This paper presents various techniques and methods that are in practice for composting. A novel low-cost barrel composter design is proposed to achieve sustainable composting which in turn will support sustainable landscaping. The proposed design has just one fabricated modular turning unit for speedy composting. Main composting happens in a recycled chemical barrel. When the barrel is full, it is labeled and kept for curing. A fresh barrel is fitted to the turning unit to collect fresh organic waste. Barrels are vertically stacked in one corner for compost curing which typically takes several months. The prototype is built and results are reported. Detailed drawings, pictures, and bills of material are given to enable communities to design their own low-cost composting units with locally available material.


Ancient Indians mastered the art of waste management. Indus cities designed elaborate systems for waste management.

Modern composting and organic farming have a great Indian connection. Sir Albert Howard is considered as the father of modern composting. He developed the technique after studying the traditional organic farming techniques of Indian farmers in 1905 and it is popularly called as Indore method (The Legacy of Waste Management in Ancient India, n.d.).

The Indore method is a traditional Indian organic farming technique. Albert Howard refined it and documented it for the benefit of farmers across the globe. It was done during his stay in India in the earlier part of the twentieth century. In the later period development of chemical fertilizers slightly diminished the use of organic farming. However, environmental and sustainability issues have revived global interest in organic farming. It is relevant and needs of the hour to achieve sustainable food production.

In the Indore method of composting, organic waste is spread in the cattle shed as bedding. Organic material is Urine-soaked (The Compost Pit – Tradition Meets Science at Indore India, n.d.). Along with dung it is removed every day and formed into a layer about one inch thick at suitable sites on the farm. Urine-soaked earth scraped from cattle sheds is mixed with water and sprinkled over the layer of waste twice or thrice a day. The layering process is continued for two weeks. A thin layer of well- decomposed compost from previous compost batches is sprinkled over the top and the heap is given a turning. Old compost acts as inoculum (population of microorganisms or cells ) for decomposing the material. The heap is left undisturbed for about a month. Then it is thoroughly moistened and given a turning. The compost is ready for application in another month.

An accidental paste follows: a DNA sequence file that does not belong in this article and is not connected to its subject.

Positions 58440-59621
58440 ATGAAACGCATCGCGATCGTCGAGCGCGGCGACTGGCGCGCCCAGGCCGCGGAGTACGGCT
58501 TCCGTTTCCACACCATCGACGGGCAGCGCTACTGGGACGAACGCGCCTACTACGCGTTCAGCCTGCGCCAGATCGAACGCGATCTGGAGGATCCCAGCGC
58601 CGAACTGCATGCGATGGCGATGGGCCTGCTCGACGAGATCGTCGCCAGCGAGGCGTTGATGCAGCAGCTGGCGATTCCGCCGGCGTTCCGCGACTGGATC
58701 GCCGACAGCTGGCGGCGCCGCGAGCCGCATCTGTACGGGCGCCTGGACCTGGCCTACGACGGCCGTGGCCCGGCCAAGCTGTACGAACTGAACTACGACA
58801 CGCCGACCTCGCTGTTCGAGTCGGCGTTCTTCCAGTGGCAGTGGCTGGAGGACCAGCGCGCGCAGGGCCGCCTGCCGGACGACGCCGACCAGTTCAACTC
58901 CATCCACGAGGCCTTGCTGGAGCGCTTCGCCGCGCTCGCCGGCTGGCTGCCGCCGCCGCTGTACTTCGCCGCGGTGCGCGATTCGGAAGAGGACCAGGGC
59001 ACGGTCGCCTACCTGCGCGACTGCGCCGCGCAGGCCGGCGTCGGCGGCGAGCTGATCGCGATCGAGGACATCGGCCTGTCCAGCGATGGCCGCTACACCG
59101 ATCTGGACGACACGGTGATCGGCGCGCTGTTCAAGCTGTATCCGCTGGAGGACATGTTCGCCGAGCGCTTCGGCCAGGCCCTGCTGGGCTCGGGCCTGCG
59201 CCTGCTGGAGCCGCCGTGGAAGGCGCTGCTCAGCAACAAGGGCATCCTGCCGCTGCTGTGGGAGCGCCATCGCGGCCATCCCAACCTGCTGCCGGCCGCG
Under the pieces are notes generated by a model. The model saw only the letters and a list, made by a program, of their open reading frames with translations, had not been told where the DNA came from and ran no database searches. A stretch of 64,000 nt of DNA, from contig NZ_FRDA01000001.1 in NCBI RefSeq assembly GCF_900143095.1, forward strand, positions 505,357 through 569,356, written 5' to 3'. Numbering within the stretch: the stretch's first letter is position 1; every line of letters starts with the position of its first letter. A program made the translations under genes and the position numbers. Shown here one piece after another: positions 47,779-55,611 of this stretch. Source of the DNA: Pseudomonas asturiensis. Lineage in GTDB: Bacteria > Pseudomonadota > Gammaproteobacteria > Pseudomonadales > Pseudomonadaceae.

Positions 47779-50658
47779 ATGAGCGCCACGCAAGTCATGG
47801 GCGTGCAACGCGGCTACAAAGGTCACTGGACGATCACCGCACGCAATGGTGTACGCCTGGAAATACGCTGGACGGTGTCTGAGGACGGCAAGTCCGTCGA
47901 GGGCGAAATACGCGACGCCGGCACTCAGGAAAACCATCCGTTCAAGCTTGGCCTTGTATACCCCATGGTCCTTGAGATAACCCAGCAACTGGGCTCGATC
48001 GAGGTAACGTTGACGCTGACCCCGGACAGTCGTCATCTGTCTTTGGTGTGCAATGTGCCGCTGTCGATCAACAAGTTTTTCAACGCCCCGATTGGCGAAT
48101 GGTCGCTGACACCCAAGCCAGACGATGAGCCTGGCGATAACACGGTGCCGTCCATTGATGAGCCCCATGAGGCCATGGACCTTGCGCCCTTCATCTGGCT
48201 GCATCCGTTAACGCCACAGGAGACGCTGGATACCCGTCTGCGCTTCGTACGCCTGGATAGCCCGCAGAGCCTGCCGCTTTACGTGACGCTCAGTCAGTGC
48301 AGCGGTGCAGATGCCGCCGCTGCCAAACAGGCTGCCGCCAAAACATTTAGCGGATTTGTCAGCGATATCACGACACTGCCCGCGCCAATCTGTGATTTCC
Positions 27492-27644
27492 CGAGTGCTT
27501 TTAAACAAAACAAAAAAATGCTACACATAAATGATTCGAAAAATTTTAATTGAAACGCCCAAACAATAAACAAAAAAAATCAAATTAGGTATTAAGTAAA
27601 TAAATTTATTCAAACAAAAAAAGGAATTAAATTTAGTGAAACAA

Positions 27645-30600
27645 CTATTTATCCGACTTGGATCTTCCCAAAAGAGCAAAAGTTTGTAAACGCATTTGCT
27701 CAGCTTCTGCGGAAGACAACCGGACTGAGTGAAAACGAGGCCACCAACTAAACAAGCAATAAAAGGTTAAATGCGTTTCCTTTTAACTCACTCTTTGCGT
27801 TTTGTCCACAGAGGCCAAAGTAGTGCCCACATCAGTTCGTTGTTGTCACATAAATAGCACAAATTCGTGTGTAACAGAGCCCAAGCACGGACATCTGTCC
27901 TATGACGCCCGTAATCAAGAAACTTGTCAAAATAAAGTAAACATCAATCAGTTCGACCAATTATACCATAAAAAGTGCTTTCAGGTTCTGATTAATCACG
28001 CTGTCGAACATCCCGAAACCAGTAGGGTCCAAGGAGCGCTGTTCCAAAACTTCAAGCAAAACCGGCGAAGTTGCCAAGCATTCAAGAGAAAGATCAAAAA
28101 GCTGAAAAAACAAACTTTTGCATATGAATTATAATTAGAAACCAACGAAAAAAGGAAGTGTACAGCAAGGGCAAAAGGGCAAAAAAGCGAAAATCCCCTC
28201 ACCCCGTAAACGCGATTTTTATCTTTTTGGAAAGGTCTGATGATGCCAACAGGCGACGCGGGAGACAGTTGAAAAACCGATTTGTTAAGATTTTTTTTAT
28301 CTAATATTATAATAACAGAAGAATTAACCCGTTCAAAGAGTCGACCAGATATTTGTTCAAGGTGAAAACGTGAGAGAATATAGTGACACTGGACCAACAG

The process requires ample space, cattle waste, and a curing time of several months. It is not feasible to implement the same in the urban setting (ORGANIC FARMING: Composting, n.d.). Today composting is a matured and well-documented process and is the backbone of the organic farming movement across the globe.


Composting can be achieved by two distinct methods. The aerobic method is a composting technique in the presence of Oxygen. The anaerobic method is composting without oxygen. The aerobic method is environmentally friendly and fast. It just produces carbon dioxide as a byproduct. Anaerobic composting produces methane a greenhouse gas that is harmful from an environmental standpoint. This paper focuses only on the aerobic process (Home Composting 2022).

Master Composter manual is a treatise on composting techniques. It has been an inspiring manual to encourage communities to adopt composting to recycle organic waste into rich manure (Cornell Waste Management Intitute 1998).

The following techniques can be easily adopted. The salient feature of the technique is to provide holding units with ample space to collect and store organic waste with sufficient aeration. Periodically turning the heap is essential to speed up the natural process. Availability of space is a major constraint to sustaining the process. For small households, trash cans can be modified to act as holding units.